The question didn’t trigger me, but it was one that I never really thought about consciously. The question was “What does it feel like to live with Bipolar Disorder?” I went through symptoms of mania and depression again, but that isn’t what they wanted to know. They wanted to know what it felt like living with it on a daily basis. I don’t even remember my answer other than to tell them my mind rarely sleeps. I told my therapist their question, she asked my answer. After I told her we delved into it a bit more during our session. I have a better answer now that I was able to talk it out.
So, how does it feel…
Bipolar isn’t fun. Episodes are absolutely miserable. Let’s get what it’s like to go through one, for me, out of the way first. I’ve only had one major depressive episode. I was barely able to get off of the couch. I couldn’t focus and to be honest- I didn’t even care to. Washing my hair took everything I had in me; and then having to get dressed after getting out of the bath just took it over the top. I had no appetite; and when I did want to eat something, doing so took conscious effort. Things that would usually make me laugh and smile brought no such reaction.The depression is a complete despair that feels as though your soul is gone.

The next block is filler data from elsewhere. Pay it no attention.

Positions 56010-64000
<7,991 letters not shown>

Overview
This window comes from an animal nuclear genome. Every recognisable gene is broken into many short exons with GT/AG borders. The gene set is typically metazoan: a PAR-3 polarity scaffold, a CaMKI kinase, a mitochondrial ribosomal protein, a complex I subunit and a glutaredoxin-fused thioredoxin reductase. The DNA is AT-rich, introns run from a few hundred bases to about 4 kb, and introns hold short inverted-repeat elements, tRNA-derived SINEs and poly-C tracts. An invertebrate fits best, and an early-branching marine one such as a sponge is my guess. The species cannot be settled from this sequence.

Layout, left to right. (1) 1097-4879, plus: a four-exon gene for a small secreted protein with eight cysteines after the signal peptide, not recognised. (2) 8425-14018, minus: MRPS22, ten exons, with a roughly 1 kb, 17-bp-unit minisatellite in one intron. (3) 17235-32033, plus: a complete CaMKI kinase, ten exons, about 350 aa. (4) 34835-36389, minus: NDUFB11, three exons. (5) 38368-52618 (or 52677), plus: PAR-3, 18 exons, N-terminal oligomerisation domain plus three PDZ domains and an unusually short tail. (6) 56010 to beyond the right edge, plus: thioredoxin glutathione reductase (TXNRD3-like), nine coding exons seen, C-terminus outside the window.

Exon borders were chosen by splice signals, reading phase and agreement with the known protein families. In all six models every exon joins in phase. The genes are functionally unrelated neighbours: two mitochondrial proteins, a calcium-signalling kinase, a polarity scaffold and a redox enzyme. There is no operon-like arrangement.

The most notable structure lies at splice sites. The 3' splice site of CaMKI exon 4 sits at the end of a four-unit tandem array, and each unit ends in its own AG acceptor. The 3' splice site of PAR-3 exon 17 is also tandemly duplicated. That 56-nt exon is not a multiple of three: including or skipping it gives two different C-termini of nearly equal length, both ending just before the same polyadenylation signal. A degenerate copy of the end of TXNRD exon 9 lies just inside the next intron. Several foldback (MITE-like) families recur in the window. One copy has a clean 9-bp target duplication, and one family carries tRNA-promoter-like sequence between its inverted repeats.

Mania is the complete opposite. My mind goes 10 miles a minute,1,140 minutes/86,400 seconds a day (in case you were wondering- that’s literally every single moment of the day). Multiple thoughts are going at once and often times get crossed. Nothing makes sense. Senses are on high alert- you feel every sound, every movement, every everything… The wind feels like it’s literally rushing you when, in reality, it’s a light breeze (if that). My normal love of music isn’t tolerated because the noise just adds to the chaos that is my mind. Decisions should NOT be made. Not major ones anyway. The choices are not good ones. Often dangerous ones that I wouldn’t normally make. My OCD rears its ugly head to the extreme- my books have to get packed away, notebooks hidden, and my fingers tap together, in the same order, constantly to maintain some form of movement.
When my mania hits, my anxiety goes through the roof. This brings anxiety attacks. I’d even be able to live with those if it wasn’t for the other symptoms. I can’t take noise. Birds chirping is excruciating. No one can see that, but they can see my twitching and hear my speech. I stutter. I have to think about what words to say, how to pronounce them, and how to string sentences together. Exhausting doesn’t begin to cover it. Then, the OCD tendencies lean towards the unsafe side. I self-harm. Cutting. The thought comes into my head whenever the anxiety reaches a certain point and doesn’t leave until I act. The image of the cutting literally plays in my head like a video on repeat until… After I give in (because to not to doesn’t feel like a remote possibility), the anxiety eases for at least a short time.